When I was in elementary school, my teachers called me stupid.
It was funny, really. They called me stupid when they knew I was brilliant. They yelled at me when I couldn’t remember how to spell a simple word, then stared at me in disbelief when I solved a middle school level math problem.
They knew I wasn’t stupid, but they couldn’t figure out what I was, so they called me stupid.
I stopped paying attention to them early on. All they did was talk and wave their hands around, and the other kids seemed to think that was great, but I didn’t.
A few times, I tried to pay attention. Then I’d hear something, like the tapping of a pencil.
Tap tap tap…
I’d press myself to listen, to focus.
Tap tap tap tap tap…
I gave up almost immediately. It didn’t seem to be worth the fight.
I missed information all the time. I managed to teach myself the important stuff because it was easy and made sense when the world was quiet, but I missed all the details because it’s hard for a kid to teach herself details.
I couldn’t figure out spelling because there was so much to memorize. I got an F in citizenship because I didn’t pay attention and chose to talk to other students who could pay attention but didn’t want to. I hated science and history because there were a million different pieces and details to them, and I couldn’t keep up.
I loved math and grammar. With those, there was a basic set of rules that seemed to carry through everything, even the weird exceptions. There was no memorization, just basic understanding. And then more complex understanding based on those basics, and it kept growing in complexity.
Yet, it all always seemed so easy to me, especially when the world was quiet.
When there was noise, even math and grammar became difficult.
In fifth grade, I went to a different school.
We didn’t move or anything. I’d just taken a test, and some people who acted like they knew everything determined that I was “smarter” than my age, so they put me in an extended learning program. I switched to a different school in the district that year so I could be in the “smarter” class.
The class helped some and hurt some. It was very free reign, so it didn’t matter so much if I payed attention or not, but I could never figure out what I was supposed to be doing. The teacher only gave information once and then expected us to handle ourselves. I had trouble hearing the information the first time.
But the harder work was wonderful. It wasn’t too hard, not for me, but it was difficult enough to keep my mind entertained for longer periods of time.
Memorization was still an impossible feat.
Halfway through my fifth grade year, my teacher had a meeting with my parents. She suggested that they take me to get tested for attention disorders.
My parents agreed. They were so excited about it, saying that I might finally be able to focus like a normal person.
They never said I’d finally be normal, but somehow, I knew that it was implied.
I went with it, because what kid would complain about missing the first half of the school day for a whole week?
I was diagnosed with ADD.
“Attention deficit disorder,” they told me. “This explains why you’ve never been able to concentrate, why you’ve always been behind in school!”
Actually, I’m ahead, I thought but never dared to speak. I’m in the extended learning program and everything!
Instead, I just smiled and nodded as they explained how I would have to go to the nurse and take medicine. They put emphasis on how I shouldn’t be ashamed.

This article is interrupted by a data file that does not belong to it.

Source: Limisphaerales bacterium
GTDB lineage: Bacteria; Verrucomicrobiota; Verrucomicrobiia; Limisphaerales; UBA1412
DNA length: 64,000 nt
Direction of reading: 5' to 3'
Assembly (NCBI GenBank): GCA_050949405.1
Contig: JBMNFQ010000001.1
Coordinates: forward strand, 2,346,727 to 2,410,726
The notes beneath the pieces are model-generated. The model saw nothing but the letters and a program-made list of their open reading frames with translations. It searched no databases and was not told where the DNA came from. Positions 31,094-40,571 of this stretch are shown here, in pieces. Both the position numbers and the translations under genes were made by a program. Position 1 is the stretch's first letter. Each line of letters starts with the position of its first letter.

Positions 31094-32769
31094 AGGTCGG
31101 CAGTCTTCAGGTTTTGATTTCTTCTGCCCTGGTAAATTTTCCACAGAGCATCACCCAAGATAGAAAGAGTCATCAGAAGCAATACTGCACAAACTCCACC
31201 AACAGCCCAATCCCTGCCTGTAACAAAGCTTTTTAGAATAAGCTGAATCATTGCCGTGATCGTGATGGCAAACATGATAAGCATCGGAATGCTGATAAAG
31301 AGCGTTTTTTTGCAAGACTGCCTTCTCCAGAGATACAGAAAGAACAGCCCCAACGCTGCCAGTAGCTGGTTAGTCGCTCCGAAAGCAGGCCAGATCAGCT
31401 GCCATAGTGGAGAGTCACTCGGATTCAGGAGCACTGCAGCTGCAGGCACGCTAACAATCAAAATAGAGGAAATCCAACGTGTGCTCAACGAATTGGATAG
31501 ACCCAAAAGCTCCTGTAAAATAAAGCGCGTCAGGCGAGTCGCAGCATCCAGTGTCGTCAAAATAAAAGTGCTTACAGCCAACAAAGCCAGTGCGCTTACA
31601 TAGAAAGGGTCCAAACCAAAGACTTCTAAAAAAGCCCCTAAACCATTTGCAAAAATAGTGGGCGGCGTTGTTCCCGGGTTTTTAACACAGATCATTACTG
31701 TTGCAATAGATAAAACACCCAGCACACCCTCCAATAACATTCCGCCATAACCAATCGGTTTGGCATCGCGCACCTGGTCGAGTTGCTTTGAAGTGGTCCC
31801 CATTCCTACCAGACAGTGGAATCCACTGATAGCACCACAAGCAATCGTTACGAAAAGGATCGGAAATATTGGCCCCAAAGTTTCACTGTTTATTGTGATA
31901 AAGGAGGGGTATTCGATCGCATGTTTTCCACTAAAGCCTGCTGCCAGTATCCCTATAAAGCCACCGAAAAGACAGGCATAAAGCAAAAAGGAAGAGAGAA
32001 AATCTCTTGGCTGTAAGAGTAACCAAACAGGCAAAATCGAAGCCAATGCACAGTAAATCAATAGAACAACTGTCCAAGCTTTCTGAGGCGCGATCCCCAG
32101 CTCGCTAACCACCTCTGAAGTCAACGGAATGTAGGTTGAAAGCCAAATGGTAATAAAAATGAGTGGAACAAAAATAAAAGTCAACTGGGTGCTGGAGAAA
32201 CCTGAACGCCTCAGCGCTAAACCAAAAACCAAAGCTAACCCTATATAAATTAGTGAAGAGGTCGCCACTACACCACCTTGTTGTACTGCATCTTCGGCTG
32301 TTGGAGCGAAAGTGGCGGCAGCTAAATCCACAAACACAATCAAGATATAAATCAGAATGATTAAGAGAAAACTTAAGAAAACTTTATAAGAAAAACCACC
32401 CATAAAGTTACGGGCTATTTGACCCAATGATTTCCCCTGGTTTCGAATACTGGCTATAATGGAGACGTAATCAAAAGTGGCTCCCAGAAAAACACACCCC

Well, I wasn’t ashamed. I was annoyed that they thought that I was ashamed, and that they thought I was abnormal enough to need medicine. But I humored them and agreed.
One month was all it took for me to discover the world I’d been missing.
For a ten years, teachers called me stupid, and I thought they were stupid because obviously I wasn’t stupid.
If someone had just cared enough to actually help me, to notice my issues and use their brain, to solve the equation that was me, I could’ve skipped all that worry.
But no one cared, not until fifth grade.
And after a month of taking the medicine they gave me (one pill in the morning, one pill at lunch), I was starting to realize what I had missed.
I still noticed every bit of motion around me, every sound and every flinch, but I could finally look past it all. I could focus in on one thing in particular, keep track of what I was doing, listen to a teacher as they talked.
The tap tap tap of a pencil still distracted me, but not nearly as much as it once had.
In one month, my world had changed entirely. I suddenly knew things that I’d never realized I didn’t know. I could focus. Instead of a myriad of images, my world could become just one thing.
How could anyone have let me go so long without this?
I stepped up to the front of the room, wincing at the rapping sounds of the paper in my quaking hands.
“My teachers used to call me stupid.” I began.
My teacher coughed and I looked at her. She had always been good to me. She’d never once called me stupid. In fact, she’d told me multiple times that I was one of the most brilliant people she’d ever met.
I met her gawking gaze and offered a small smile. “It’s true. For ten years of my life, teachers called me stupid.”
I turned to look at the rest of my class. “Some of you think I’m stupid, too. Because I’m different. Because I like to work alone, in silence.”
They stared up at me with wide eyes. It was strange, having them stare at me. They never stared at me. They rarely even looked at me. I was out of their realm of understanding. I was never on their list of “Things You Should Know.”
I slowly set my paper down and leant back against the table behind me. My hands no longer shook as I observed the people before me, the ones I had just a moment ago thought knew the world better than me, because they had known it the way I finally knew it for far longer.
Turns out, I had always been one step ahead.
“How many of you know what ADD is?”